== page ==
The Lautenberg Act, a powerful bill aimed at identifying and regulating toxic substances, has finally been signed into law. President Obama signed The Frank R. Lautenberg Chemical Safety for the 21st Century Act this June with overwhelming bi-partisan support. Named after former U.S. Senator Frank R. Lautenberg, the legislation introduced to Congress over a year ago is an update to the existing Toxic Substance Control Act that governs the use of toxic chemicals, including asbestos.
The Lautenberg Act essentially gives the Environmental Protection Agency (EPA) more strength in the regulation of dangerous substances, hopefully paving the way for a permanent ban on asbestos in the future. Its durability to withstand chemical reactions made asbestos the primary choice for many industrial uses at one time. Asbestos was once a standard material in the production of building materials like shingles, automotive parts, cement, and textiles. Its use has declined since the 1970s when it was determined to be highly toxic to humans.
Asbestos is now classified as a human carcinogen, with exposure to asbestos leading to lung cancer and mesothelioma. Mesothelioma is a cancer of the thin lining protecting the lungs, heart, or abdomen, and is caused when asbestos fibers are swallowed or inhaled. Approximately 3,000 cases of mesothelioma are diagnosed in the U.S. every year. Since mesothelioma symptoms can take up to 50 years to present themselves, the use of asbestos decades ago may still be problematic for many people today. There is currently no cure for mesothelioma, though promising treatments are in development.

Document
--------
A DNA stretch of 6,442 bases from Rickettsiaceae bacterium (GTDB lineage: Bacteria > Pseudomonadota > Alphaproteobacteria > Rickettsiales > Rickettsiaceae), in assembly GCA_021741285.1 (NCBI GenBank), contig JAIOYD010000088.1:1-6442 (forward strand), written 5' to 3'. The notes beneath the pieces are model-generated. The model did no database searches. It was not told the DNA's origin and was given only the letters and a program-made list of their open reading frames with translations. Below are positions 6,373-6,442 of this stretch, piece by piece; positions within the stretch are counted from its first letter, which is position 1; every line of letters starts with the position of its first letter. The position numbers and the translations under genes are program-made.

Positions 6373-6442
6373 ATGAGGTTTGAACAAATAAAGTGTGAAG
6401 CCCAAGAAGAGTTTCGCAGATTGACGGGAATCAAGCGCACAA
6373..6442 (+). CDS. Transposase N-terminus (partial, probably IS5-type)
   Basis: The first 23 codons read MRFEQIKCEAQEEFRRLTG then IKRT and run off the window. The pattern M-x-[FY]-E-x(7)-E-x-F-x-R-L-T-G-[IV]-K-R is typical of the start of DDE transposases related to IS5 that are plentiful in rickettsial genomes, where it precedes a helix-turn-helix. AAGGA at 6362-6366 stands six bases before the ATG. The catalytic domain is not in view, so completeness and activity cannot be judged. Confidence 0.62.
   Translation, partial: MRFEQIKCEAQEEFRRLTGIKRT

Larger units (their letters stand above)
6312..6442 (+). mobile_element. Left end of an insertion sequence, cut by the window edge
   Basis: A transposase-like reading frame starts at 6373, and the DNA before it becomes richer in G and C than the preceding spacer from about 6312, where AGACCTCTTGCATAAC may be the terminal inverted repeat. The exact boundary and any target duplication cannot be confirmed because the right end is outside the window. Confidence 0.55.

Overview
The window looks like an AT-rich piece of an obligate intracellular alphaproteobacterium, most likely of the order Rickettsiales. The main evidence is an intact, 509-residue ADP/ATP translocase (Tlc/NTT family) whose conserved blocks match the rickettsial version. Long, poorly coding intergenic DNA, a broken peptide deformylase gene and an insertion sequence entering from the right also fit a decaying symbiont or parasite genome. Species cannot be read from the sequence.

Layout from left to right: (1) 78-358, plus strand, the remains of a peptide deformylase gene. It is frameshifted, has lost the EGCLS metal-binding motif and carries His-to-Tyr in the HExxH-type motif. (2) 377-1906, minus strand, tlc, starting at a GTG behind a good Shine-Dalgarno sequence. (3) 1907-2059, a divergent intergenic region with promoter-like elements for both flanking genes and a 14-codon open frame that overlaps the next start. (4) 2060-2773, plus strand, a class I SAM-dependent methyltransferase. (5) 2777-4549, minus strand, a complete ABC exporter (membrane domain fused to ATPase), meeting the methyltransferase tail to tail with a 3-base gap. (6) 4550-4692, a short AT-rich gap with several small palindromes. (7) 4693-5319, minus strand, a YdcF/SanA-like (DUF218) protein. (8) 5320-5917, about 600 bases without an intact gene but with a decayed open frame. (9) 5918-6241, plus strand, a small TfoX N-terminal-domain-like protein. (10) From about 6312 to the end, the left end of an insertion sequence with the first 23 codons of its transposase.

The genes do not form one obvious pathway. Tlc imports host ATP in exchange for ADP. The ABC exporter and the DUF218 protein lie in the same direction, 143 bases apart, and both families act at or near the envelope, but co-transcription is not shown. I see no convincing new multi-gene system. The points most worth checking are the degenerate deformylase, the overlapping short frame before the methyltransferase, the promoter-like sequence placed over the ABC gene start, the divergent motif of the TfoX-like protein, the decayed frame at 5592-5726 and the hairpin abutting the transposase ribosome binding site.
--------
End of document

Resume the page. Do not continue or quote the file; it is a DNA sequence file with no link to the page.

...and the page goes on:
Mesothelioma is only believed to be caused by exposure to asbestos. The European Union, Australia, and Japan have all banned the use of asbestos in construction projects, yet the U.S. continues to permit it for uses including clothing, vinyl tiles and roofing materials. Asbestos industry groups have fought past legislation to ban asbestos and will likely continue to do so. The Lautenberg Act empowers the EPA to regulate the use of new and existing chemicals primarily on the basis of human health and safety. This new environmental protection law will hopefully overcome previous obstacles and lead to a ban on known toxic substances like the carcinogenic asbestos.
The Environmental Protection Agency is working towards a ban on asbestos. However, your exposure to asbestos on the job decades ago may have already led to health problems. If you have been diagnosed with mesothelioma due to asbestos exposure, our Philadelphia asbestos lawyers at Brookman, Rosenberg, Brown & Sandler will advocate for you. Call our Philadelphia offices at 215-569-4000 or 800-369-0899 or contact us online. We represent clients throughout New Jersey and Pennsylvania, including Delaware County, Chester County, and Philadelphia County.